Prime Minister David Cameron has helped Tech City celebrate its first birthday by unveiling an interactive map of the east London technology hub.
Tech City was officially launched a year ago when Cameron highlighted 200 technology companies based in the Old Street area of London, which was known as Silicon Roundabout. Now he claims there are 600 companies based there.
The Tech City initiative aims to expand the hub up to the Olympic Park in Stratford and provide start-ups with support and guidance.
"One year ago we made a major commitment to helping the tech cluster in East London grow," Cameron said. "The successful growth we see today is thanks to the talented, creative entrepreneurs who have decided to set up there. As a government, we are determined to continue doing everything we can to help support and accelerate this growth."
Schemes introduced to help nurture the companies based there include an Entrepreneurs Visa and tax breaks for start-up businesses. Cameron also suggested the government was looking at new ways to protect Intellectual Property.
The interactive map, which you can access here, lists the companies based in the area. However, as Duedil Blog points out many of the 600-odd firms are not technology start-ups, with businesses ranging from PR firms, solicitors and lawyers to consulting firms.
"The Tech City Map, which underlines the fantastic level of creativity and innovation that is taking place in the area, is a great showcase for East London’s start-up community," Cameron added.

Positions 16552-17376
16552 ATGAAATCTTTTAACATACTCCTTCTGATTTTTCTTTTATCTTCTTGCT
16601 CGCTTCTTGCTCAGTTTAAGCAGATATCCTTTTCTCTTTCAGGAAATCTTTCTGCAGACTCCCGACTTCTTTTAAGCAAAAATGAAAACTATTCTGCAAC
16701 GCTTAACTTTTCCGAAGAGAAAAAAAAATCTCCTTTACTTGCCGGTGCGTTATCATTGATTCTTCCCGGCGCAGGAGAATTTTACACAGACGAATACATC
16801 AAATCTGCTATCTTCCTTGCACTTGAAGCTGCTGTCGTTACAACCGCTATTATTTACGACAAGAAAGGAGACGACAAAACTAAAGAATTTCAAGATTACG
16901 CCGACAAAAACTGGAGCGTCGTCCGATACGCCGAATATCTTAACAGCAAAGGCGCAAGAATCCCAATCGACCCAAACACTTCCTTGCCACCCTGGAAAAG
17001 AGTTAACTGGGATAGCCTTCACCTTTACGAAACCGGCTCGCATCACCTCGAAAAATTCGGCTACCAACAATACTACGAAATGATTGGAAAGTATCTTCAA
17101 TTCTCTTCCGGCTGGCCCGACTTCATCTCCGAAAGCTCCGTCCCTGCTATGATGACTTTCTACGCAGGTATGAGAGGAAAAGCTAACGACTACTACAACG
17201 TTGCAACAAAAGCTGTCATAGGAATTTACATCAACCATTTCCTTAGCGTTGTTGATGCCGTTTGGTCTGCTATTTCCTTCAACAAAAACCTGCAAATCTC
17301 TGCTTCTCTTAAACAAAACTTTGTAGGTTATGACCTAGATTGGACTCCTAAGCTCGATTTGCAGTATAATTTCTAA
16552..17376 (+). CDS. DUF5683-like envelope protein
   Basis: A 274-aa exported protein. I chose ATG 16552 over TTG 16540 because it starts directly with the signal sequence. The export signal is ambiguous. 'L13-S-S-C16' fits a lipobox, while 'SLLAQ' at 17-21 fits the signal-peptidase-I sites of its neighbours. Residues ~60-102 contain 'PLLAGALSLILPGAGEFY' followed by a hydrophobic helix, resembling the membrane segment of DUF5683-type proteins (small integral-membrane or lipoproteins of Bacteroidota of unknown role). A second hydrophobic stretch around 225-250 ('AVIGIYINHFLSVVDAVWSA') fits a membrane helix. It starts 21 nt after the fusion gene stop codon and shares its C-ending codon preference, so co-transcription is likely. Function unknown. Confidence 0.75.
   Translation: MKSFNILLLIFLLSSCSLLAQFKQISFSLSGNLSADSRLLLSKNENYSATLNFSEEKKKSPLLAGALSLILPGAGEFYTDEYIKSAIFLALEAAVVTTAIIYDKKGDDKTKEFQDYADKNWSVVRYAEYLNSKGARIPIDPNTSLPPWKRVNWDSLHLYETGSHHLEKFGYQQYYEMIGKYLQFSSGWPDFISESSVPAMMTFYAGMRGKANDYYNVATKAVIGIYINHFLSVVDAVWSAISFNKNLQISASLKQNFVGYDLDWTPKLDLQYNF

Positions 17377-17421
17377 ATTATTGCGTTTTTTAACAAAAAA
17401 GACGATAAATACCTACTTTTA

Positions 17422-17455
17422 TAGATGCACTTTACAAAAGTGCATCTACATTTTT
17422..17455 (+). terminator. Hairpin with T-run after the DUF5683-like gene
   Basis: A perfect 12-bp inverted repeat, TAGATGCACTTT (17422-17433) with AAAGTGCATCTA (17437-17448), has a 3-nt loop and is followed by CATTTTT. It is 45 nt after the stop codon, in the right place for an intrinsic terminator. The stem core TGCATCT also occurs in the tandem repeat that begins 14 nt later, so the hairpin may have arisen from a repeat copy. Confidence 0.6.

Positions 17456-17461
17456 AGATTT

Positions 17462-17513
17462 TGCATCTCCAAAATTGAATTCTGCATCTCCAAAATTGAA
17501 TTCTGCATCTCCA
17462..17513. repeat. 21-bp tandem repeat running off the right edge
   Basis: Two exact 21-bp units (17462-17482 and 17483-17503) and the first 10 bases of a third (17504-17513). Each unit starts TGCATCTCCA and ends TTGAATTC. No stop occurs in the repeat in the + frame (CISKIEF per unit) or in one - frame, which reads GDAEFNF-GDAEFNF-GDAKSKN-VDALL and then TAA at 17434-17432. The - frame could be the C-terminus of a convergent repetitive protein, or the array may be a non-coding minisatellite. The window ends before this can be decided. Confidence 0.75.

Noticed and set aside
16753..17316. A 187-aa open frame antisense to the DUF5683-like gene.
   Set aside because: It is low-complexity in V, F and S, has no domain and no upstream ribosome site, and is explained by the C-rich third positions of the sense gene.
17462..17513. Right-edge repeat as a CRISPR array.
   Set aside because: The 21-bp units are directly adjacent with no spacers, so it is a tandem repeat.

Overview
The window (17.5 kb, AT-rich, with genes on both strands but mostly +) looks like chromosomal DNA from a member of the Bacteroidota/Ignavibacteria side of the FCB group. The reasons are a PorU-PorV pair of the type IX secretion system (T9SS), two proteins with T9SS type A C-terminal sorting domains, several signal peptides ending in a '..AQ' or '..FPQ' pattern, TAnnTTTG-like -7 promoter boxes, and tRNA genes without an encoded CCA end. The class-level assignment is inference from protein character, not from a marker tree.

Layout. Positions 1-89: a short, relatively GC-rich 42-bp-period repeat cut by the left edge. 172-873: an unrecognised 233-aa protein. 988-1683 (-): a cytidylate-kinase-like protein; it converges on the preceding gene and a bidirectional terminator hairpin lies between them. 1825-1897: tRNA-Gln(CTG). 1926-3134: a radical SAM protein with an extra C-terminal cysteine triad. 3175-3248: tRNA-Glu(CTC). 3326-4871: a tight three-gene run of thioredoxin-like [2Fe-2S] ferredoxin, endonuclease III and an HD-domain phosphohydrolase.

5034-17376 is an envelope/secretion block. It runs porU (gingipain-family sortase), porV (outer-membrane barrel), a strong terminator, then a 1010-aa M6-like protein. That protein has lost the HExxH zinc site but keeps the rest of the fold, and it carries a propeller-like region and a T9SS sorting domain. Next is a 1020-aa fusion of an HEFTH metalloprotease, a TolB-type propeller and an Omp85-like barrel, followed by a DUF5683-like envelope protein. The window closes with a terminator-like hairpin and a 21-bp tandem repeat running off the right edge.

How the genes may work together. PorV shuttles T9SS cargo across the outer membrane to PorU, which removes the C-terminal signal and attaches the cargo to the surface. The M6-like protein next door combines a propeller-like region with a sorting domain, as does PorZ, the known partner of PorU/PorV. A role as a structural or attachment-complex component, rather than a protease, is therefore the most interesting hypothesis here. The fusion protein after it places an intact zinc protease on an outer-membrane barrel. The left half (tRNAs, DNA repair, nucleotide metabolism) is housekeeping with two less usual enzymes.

"It’s also a demonstration of how small, innovative businesses can collaborate with leading corporations. It’s fitting that the Tech City Map is 100% home-grown in East London with its creators Trampoline and Playgen both based in Shoreditch.
"Trampoline systems are part of a fusion of culture and technology through the Tech City Map and the physical working space The Trampery," said Trampoline Systems CEO Charles Armstrong.
"We are part of a re-established Old Street which has all the bars, the clubs, the galleries, the parties, all the cultural phenomenon – which is now juxtaposing against a thriving tech sector with Tech City. The combination of ‘Tech’ and ‘Culture’ is eclectic, and so very British. This is where Britain gains its point of difference from the world’s fixation with Silicon Valley. We inject culture into what has up until now been a sterile stripped-down vanilla tech sector," Armstrong added.
The initiative recently set up a mentorship programme to improve relations between start-ups and industry veterans.